The apostrophe up front I could live with as a noble failure, since the 49ers' team name commemorates the 1849 California gold rush. But before the S? No. That would only be correct as a possessive, perhaps in a headline such as "49ER'S 320 ON SAT VERBAL SURPASSES SCORE OF NBC5 COPYWRITER."

Sadly, we have been conditioned to expect as much on hand-lettered signs in gas stations and downtrodden cafes. But the NBC affiliate in the third-largest city in the United States? That kind of thing might play in the sticks, but this is Capital City.

How hard is it to find someone with a basic mastery of English (or, failing that, a spell-checker) to write your onscreen graphics? They're only the most visible evidence of the intelligence, or lack thereof, of your work product. I take back what I said earlier about fourth grade-level copy. A fourth grader can spell "sports" and "courtesy."

If I can sweat every comma, clause and word choice on a blog that reaches fewer than 100 people on a good day, our local "journalists" with an audience numbering in the six figures should be able to fix their typos before they hit the airwaves. And they wonder why people get their news elsewhere.

Memo to WMAQ-TV: Get it together. You're embarrassing yourselves.

Friday, August 22, 2008

Made in China

In honor of the Beijing Olympics, a tip of the cap to China's most notable current cultural export.

For this week's installment of our Friday performance series, here's Chinese piano virtuoso Lang Lang playing Chopin's "Black Key" étude, Opus 10, No. 5, with an orange:

Wednesday, August 20, 2008

The real world series

Americans, provincial as we are, call our major league baseball championship the World Series. What world is that? The one between Maine and La Mesa?

Despite the longtime Latin presence in the game and the recent influx of Japanese and Korean ballplayers, our big leagues have never really reflected the world at large. At least we used to have two Canadian teams in our big leagues, but now we're down to one. Apparently it's true what they say: the world keeps getting smaller.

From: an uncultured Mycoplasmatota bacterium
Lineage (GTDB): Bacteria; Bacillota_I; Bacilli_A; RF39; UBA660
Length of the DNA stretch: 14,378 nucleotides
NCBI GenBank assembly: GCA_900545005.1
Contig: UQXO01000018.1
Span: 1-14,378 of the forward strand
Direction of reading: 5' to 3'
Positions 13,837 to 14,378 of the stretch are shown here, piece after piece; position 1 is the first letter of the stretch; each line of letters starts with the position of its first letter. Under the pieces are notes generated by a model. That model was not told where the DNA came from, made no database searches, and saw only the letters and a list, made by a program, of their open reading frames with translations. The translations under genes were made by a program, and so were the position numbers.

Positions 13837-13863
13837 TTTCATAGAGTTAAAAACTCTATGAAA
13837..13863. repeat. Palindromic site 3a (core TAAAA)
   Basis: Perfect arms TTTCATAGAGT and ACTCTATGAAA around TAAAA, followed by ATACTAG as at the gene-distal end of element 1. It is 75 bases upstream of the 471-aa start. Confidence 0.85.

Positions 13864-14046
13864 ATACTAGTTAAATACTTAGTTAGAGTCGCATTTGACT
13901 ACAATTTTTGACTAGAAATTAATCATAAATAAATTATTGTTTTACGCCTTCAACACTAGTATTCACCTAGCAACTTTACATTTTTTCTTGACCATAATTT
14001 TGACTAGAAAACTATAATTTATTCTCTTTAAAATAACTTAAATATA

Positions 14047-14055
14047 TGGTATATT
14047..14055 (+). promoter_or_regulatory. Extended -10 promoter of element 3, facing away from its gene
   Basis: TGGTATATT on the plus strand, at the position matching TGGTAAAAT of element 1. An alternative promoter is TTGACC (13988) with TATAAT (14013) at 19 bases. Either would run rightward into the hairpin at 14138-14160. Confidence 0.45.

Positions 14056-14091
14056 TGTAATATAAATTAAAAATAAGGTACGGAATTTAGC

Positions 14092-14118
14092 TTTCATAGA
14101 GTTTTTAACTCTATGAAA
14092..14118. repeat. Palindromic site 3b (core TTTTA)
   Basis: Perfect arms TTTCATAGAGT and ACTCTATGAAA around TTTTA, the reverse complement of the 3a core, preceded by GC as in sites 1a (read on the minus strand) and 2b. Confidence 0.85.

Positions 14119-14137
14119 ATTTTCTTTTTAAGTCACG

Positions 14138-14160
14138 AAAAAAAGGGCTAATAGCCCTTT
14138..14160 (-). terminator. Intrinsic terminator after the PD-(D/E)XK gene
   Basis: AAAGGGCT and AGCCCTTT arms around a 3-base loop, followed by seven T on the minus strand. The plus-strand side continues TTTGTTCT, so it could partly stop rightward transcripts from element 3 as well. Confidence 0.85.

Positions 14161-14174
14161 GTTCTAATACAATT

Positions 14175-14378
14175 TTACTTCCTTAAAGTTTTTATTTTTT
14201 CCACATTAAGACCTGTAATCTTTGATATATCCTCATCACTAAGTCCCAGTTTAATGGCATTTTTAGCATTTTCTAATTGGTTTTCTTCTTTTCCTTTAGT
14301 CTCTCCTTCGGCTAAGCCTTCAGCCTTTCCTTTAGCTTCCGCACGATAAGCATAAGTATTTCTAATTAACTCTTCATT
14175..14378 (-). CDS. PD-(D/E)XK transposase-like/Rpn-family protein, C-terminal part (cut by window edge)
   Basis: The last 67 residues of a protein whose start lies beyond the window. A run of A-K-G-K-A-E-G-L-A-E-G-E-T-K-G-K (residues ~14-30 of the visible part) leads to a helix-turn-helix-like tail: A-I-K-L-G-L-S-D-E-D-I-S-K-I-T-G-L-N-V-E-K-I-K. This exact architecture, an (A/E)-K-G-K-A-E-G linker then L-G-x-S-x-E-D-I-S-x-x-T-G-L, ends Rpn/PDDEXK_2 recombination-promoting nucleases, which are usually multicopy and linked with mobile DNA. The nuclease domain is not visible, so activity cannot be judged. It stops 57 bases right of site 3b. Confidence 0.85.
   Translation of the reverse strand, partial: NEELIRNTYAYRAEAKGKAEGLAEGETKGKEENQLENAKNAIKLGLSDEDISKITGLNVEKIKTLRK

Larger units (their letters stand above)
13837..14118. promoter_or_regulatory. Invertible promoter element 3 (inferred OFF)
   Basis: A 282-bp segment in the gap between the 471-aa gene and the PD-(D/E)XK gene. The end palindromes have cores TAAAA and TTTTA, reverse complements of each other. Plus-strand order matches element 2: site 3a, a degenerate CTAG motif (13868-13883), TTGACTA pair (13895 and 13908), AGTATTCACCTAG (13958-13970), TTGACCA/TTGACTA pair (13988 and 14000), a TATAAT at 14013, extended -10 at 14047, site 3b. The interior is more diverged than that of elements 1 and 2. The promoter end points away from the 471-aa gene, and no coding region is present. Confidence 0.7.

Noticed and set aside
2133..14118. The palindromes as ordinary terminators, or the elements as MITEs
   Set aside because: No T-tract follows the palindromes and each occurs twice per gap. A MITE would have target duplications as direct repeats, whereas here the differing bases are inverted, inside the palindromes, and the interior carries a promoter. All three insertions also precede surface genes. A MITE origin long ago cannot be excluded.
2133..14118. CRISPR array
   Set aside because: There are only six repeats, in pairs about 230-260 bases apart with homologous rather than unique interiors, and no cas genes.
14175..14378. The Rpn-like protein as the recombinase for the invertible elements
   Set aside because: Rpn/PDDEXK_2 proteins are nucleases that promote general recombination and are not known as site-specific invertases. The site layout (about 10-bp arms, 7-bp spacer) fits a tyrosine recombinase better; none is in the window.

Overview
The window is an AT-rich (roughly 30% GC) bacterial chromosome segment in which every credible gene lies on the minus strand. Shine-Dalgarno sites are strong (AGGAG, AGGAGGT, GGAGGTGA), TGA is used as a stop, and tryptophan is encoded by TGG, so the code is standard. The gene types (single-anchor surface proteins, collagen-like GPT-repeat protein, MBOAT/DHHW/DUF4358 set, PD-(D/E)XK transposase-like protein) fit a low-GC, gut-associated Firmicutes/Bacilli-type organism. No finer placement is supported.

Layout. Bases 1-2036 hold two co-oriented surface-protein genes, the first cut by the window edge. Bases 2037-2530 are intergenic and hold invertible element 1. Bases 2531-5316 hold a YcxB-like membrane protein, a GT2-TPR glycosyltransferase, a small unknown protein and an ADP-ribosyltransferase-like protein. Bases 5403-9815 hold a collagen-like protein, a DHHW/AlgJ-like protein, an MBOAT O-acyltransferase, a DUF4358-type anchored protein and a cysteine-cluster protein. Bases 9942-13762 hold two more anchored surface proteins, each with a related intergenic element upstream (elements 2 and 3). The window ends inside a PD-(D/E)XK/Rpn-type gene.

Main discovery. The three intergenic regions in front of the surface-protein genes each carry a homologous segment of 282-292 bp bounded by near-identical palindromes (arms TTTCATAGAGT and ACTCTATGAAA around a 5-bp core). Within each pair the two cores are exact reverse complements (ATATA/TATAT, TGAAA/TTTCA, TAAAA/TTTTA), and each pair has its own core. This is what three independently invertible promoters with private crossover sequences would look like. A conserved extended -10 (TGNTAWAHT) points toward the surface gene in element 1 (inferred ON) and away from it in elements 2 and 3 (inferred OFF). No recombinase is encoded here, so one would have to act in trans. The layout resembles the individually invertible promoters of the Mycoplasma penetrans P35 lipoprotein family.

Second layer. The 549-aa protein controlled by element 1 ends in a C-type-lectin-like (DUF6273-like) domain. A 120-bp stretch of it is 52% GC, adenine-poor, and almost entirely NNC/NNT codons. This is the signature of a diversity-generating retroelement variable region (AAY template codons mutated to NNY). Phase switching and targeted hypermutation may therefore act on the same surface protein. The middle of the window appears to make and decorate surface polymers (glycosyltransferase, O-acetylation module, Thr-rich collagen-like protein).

There are, however, two baseball tournaments going on right now that can fairly be called world series: the Little League World Series and the Summer Olympics baseball medal competition. Each of these events determines its contestants by dividing the globe into regions, all of which are represented in the main event. End result, a truly international tournament.

For example, to qualify for the Olympics, USA Baseball had to make it through a regional tournament set up for the Americas. Two Olympic spots were on the line; the United States nabbed one, Cuba the other. Similarly, the Little League World Series draws its international field from nations around the globe, which stage tournaments themselves to choose qualifying teams.

Little League World Series players occasionally grow up to play in the American major leagues. The latest hot prospect, Jesus Sauceda of Mexico, pitched the LLWS' first perfect game in 29 years yesterday, striking out all 12 batters in a mercy rule-shortened 12-0 win over Emilia, Italy. He also went 3 for 3 at the plate with 6 RBIs, including a grand slam. That's all you got, kid?

As for the Olympics, there's more than national pride at stake. Baseball and softball have been dropped from the 2012 Olympics and it's unclear whether they'll be reinstated for 2016. So the medals now up for grabs will be the last ones for quite some time, and a particular urgency underlies the tournament.

The USA doesn't send major league players, so once again our squad consists of top minor leaguers and college players. Cuba, winner of three gold medals and a silver in the last four Summer Olympics, is the team to beat.